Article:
Monday, January 02, 2023

Seventeen Years and Counting!


Many things come to mind when we note the passing of time, and we sometimes celebrate a New Year by taking time to recount and remember things we have accomplished in the previous year.  A big project for me over the past year was to gather the necessary information to register my Miniature Jersey herd and while the paperwork itself is cause for a bit of celebration, it is what these papers represent that's the real story.  The registrations in this photo represent seventeen years of dedication to the breed and to my own personal goals for my herd.  

It has taken me a bit longer to get this far for several reasons which I will briefly mention but on  which I will not dwell.  (Everything comes to fruition at the proper time and my setbacks and the circumstances that made my progress slower than others are now simply a part of the story and not to be read in a negative light.)  My progress has always been slower than many other breeders because no matter what, my cows have always produced more bull calves than heifer calves.  In addition, I have been very selective as to what cows, heifers, and bulls I would register.  I have sold many cows and heifers over the years as unregistered stock because they did not meet MY criteria for the breed.  In addition, I took time off from focused breeding so that I could give my attention instead to the three grandchildren that I kept from the time the kids were infants until they were four years old.  

The last five years, I have once again worked diligently to return some of the bloodlines to my herd that I sold off and to improve the bloodlines that I reserved.  I wanted to introduce bloodlines that had not been introduced to my herd prior through a new herd sire. I  had a certain size and conformation in mind.  I found two bulls that I loved, and although they came from registered stock, there were some holes in the pedigree and the bulls were not registered.  Once again, I decided that my personal goals were more important to me than registrations.  Now I had these lovely registered cows that I worked so hard to produce over the years and the bulls I was using would be unregistered.  Thus, the offspring would be unregisterable as well.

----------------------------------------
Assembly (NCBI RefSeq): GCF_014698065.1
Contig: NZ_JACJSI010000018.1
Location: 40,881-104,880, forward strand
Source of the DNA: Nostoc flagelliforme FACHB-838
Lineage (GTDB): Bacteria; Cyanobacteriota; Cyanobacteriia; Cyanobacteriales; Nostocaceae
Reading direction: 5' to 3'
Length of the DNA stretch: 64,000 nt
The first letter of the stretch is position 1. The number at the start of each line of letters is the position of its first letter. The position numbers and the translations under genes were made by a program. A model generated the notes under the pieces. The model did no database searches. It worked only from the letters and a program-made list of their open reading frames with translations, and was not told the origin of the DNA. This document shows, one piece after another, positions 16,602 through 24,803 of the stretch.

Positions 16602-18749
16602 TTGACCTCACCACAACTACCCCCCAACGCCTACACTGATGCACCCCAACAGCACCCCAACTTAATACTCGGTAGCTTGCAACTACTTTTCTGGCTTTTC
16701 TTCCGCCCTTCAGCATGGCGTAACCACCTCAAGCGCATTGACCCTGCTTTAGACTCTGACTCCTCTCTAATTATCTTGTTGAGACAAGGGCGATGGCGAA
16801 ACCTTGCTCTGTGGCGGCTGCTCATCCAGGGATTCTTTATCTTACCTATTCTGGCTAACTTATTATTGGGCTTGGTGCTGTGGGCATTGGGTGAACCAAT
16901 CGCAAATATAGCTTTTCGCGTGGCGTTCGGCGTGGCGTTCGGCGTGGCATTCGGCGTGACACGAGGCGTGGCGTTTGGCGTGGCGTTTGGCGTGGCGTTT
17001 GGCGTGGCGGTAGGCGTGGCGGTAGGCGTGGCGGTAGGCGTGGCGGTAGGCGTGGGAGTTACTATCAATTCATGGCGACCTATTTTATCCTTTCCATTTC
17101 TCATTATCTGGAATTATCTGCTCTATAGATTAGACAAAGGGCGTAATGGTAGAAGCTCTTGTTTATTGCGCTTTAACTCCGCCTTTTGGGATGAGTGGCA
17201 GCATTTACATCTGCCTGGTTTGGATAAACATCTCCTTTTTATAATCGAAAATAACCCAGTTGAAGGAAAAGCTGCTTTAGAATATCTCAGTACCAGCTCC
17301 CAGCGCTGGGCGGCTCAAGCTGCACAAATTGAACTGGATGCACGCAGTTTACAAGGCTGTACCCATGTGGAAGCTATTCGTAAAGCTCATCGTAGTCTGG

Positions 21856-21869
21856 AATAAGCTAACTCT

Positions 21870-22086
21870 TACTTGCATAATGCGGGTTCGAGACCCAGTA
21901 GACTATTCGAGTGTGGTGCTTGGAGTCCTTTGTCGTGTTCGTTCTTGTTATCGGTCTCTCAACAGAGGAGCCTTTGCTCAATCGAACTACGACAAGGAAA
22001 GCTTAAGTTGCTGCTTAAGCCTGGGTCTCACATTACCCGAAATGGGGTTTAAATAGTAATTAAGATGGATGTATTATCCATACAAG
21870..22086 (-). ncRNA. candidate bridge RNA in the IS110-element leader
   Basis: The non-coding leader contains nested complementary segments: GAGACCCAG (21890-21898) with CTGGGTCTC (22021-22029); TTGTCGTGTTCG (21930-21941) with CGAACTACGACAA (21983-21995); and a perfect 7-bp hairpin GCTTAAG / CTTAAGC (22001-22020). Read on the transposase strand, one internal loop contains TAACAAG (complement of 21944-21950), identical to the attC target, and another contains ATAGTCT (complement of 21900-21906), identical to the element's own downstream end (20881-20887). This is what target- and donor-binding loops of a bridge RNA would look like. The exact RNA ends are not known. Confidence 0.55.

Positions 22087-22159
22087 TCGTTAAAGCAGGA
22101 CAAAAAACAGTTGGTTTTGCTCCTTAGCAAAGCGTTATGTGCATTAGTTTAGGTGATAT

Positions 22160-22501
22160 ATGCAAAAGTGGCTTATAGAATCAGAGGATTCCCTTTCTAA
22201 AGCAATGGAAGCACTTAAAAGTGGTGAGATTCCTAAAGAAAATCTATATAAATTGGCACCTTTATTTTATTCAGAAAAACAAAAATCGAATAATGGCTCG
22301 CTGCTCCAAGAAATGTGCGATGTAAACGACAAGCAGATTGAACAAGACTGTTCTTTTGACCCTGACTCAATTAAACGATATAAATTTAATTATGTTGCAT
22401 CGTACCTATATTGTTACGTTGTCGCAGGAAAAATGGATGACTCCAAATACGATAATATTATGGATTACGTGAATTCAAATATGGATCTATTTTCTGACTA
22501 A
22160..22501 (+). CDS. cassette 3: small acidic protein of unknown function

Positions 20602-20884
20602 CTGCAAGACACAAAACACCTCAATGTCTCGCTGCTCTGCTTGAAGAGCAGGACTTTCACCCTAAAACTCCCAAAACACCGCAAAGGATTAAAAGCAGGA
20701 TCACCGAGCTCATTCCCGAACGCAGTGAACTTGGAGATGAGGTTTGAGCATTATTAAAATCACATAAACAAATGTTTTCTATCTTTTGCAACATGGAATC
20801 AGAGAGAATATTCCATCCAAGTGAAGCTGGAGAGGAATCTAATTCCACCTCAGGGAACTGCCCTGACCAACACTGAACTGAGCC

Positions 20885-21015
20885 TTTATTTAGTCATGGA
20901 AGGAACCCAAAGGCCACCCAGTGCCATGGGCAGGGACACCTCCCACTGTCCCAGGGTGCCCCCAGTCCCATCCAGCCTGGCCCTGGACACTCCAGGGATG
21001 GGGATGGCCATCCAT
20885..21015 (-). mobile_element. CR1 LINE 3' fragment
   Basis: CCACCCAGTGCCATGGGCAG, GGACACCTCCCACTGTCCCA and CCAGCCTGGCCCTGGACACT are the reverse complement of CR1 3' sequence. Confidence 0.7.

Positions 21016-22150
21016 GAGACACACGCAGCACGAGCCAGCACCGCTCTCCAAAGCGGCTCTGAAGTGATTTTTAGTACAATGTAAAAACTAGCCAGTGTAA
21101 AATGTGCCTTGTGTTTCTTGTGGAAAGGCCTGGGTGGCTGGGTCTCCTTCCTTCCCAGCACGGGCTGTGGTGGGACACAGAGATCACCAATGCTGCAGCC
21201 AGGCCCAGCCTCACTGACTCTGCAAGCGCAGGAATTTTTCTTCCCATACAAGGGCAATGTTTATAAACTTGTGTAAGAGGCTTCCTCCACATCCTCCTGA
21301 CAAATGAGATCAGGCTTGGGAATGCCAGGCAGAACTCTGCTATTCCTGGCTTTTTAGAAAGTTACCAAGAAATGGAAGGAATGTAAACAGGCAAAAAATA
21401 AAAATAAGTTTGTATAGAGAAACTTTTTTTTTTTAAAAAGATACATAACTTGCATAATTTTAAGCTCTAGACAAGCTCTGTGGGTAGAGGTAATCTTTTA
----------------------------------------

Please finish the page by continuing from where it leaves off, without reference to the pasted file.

A repeat buyer approached me, after buying an unregistered bull calf, and wanted to know if there was any way that I could register him.  Because of this buyers faithfulness over the years to support our farm and promote the genetics we had worked so hard to produce, I told them that I would see what I could do, but I was doubtful I could fulfill her request.  Imagine my surprise when I contacted the registrar at the American Miniature Jersey Association and she educated me on the fact that the bull who was the sire and grand-sire of the two bulls I had purchased was well-known and desired in the Miniature Jersey Circles.  Thus, we had the information needed for half of the pedigree.  She encouraged me to reach out to the original owner of this bull, Dexter Corner Taylor's Alpha .  Interestingly enough, it turns out the original owner lives less than an hour from me.  It took some persistence on my part, but eventually I was able to make contact with the owner, verify enough information for the other half of the pedigree, and obtain a few photos of some of the animals in the pedigree for the registrar.  The back and forth and eventual exchange of information took many months and it was a year later before all the information was submitted so that it could be processed.  I have to give a shout-out to Constance, at the American Miniature Jersey Association.  With the amount of paperwork I submitted and the number of cattle I registered, it was not an easy task to record all the information but she did so in record time.  (We will not talk about the lack of professionalism from the US Postal service that lost and then returned all the registrations the first mailing.  Then it took nine days for the registrations to reach us once they were mailed the second time.)  

These registrations mark a shift for us, as I anticipate now selling mostly registered cattle.  The prices will reflect the years of work, culling what didn't meet my standards, and the increased price of keeping cattle.  My prices will also vary depending on the characteristics and pedigrees of each of the animals I have for sale.  Going forward, I will no longer offer unregistered bull calves.  All bulls from our farm will be sold registered and the price will reflect such.  With that said, I will be be fair because my desire is that these small, homestead cows continue to end up in the homes of people who truly desire and appreciate them.  It has never been about the money that could be made but rather improving and promoting the breed.  This will continue to be my focus.